As for actual battles, the game is exceptionally simplistic, much to its detriment. Battles are round-based where the turn order is based on speed. Before a round, one can change what characters will fight during the round and apply numerous healing items. During the round proper, front-line characters can use normal attacks or a strong attack that is more likely to inflict down. Down is the only status in the game, reducing defense and cancelling anything that requires time to charge. For most rear-line characters, they have to use AP to cast a simple elemental spell or standby to replenish 2 AP. Sheela is the only exception as she uses a bow.
Special commands, such as Mariabell’s crimson fireball, require the use of an emblem that correlates to the element of the command in question. Once used, the emblem’s MP is used up and needs time to recharge. The more MP the emblem has, the more powerful the command will be. Initially, emblems can have up to 12 MP. Once Cid is recruited, superior emblems are available for use. These emblems allow for the use of stronger commands and have up to 18 MP. They also recharge 2 MP at a time compared to the normal 1 MP at a time.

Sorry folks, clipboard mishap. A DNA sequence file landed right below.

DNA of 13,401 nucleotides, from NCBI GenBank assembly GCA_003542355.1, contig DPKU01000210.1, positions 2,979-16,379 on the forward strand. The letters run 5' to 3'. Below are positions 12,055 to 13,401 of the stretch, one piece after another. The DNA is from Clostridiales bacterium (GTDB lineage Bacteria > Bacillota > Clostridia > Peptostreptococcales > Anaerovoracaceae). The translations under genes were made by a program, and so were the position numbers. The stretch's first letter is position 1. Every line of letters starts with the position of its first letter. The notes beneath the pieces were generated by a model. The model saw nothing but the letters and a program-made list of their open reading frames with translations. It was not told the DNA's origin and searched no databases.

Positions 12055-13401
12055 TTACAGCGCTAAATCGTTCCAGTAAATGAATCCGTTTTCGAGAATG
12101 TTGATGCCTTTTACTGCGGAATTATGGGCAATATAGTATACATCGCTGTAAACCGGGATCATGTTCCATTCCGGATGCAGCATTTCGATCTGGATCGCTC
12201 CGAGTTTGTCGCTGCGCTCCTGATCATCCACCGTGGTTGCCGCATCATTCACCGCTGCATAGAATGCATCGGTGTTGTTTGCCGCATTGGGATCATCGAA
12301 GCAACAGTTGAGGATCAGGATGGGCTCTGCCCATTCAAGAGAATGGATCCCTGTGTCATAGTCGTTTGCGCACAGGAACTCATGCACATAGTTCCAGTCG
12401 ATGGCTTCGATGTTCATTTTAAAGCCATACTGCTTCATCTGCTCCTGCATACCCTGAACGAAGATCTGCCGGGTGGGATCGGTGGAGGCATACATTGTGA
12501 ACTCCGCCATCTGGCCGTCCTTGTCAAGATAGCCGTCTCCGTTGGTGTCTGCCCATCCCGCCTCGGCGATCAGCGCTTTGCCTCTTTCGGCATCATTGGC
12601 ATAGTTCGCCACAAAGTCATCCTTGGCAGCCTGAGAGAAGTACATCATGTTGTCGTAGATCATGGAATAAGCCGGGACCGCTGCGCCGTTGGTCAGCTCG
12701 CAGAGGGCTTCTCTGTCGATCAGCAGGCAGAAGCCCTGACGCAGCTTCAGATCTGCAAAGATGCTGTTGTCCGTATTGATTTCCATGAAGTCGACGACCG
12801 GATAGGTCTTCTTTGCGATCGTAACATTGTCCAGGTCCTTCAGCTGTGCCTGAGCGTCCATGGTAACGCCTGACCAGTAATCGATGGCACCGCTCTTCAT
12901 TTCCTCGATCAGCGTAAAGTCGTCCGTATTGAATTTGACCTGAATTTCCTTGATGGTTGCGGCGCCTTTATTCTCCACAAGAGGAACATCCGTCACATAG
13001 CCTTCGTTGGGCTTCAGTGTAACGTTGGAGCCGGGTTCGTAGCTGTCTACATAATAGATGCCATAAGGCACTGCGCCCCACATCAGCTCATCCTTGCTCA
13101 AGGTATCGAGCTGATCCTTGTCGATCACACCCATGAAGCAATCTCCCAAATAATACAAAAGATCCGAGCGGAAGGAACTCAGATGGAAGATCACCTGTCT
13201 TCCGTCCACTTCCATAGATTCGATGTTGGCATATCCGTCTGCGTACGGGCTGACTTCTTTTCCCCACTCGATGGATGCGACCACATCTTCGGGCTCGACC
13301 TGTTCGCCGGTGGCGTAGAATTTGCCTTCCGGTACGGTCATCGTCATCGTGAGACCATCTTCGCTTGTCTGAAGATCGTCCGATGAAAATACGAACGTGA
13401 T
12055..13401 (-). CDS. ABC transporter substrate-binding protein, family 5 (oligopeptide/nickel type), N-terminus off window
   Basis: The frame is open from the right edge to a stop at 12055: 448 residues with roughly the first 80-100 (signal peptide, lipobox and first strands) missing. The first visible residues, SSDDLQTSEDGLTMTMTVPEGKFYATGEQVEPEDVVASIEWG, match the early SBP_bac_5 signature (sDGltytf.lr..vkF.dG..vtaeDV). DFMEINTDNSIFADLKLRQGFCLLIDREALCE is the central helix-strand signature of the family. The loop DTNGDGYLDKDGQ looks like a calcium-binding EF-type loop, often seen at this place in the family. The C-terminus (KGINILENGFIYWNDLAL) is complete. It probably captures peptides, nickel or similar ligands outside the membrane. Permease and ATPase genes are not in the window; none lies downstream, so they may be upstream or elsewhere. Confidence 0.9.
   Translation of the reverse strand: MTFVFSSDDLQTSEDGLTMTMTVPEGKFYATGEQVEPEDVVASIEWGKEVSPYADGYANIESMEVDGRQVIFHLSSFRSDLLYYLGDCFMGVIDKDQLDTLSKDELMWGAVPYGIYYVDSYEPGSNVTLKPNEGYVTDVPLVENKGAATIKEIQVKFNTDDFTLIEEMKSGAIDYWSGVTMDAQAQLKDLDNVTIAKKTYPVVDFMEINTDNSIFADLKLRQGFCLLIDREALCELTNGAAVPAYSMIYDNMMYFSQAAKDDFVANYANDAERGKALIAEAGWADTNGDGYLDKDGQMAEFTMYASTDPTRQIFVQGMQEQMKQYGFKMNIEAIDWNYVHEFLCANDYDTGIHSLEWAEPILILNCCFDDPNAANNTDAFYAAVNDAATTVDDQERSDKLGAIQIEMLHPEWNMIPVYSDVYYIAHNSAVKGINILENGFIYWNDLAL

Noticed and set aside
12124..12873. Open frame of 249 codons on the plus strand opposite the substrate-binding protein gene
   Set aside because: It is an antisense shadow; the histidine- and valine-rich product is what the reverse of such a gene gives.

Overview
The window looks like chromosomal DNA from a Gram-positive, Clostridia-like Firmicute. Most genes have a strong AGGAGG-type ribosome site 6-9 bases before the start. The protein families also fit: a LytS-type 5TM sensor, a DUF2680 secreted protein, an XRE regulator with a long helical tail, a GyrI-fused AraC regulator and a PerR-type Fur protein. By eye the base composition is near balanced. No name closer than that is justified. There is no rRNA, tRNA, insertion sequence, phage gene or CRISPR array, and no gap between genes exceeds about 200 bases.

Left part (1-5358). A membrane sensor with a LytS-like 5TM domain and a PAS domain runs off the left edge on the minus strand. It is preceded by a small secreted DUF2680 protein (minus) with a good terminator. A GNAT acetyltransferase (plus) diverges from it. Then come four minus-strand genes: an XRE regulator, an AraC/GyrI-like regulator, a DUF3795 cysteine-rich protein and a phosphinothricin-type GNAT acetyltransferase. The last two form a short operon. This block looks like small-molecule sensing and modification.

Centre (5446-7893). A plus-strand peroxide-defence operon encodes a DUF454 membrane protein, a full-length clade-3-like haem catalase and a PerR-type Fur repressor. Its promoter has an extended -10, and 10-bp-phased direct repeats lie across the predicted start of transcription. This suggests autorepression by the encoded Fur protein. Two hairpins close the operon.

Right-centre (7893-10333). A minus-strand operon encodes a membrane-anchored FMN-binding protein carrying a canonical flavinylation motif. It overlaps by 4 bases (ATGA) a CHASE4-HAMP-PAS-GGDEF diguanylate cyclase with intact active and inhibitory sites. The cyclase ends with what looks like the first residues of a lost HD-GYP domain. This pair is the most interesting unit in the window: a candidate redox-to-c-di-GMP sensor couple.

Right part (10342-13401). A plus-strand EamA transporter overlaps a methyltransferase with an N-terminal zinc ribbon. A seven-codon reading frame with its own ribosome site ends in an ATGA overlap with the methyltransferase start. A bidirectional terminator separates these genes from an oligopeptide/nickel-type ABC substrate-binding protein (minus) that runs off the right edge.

All characters also have skills that are completely passive and rely on chance to activate. Pursuit is one such example. Pursuit gives the ability to attack downed enemies twice. It will only activate for normal and strong attacks. Due to the random chance, however, it either happens or it doesn’t. Books are the main requirement to unlock skills and commands. One must have books, such as martial arts manuals or biographies, to trigger the event that correlates with the book. With the book, one simply initiates the event on the world map and the book is used.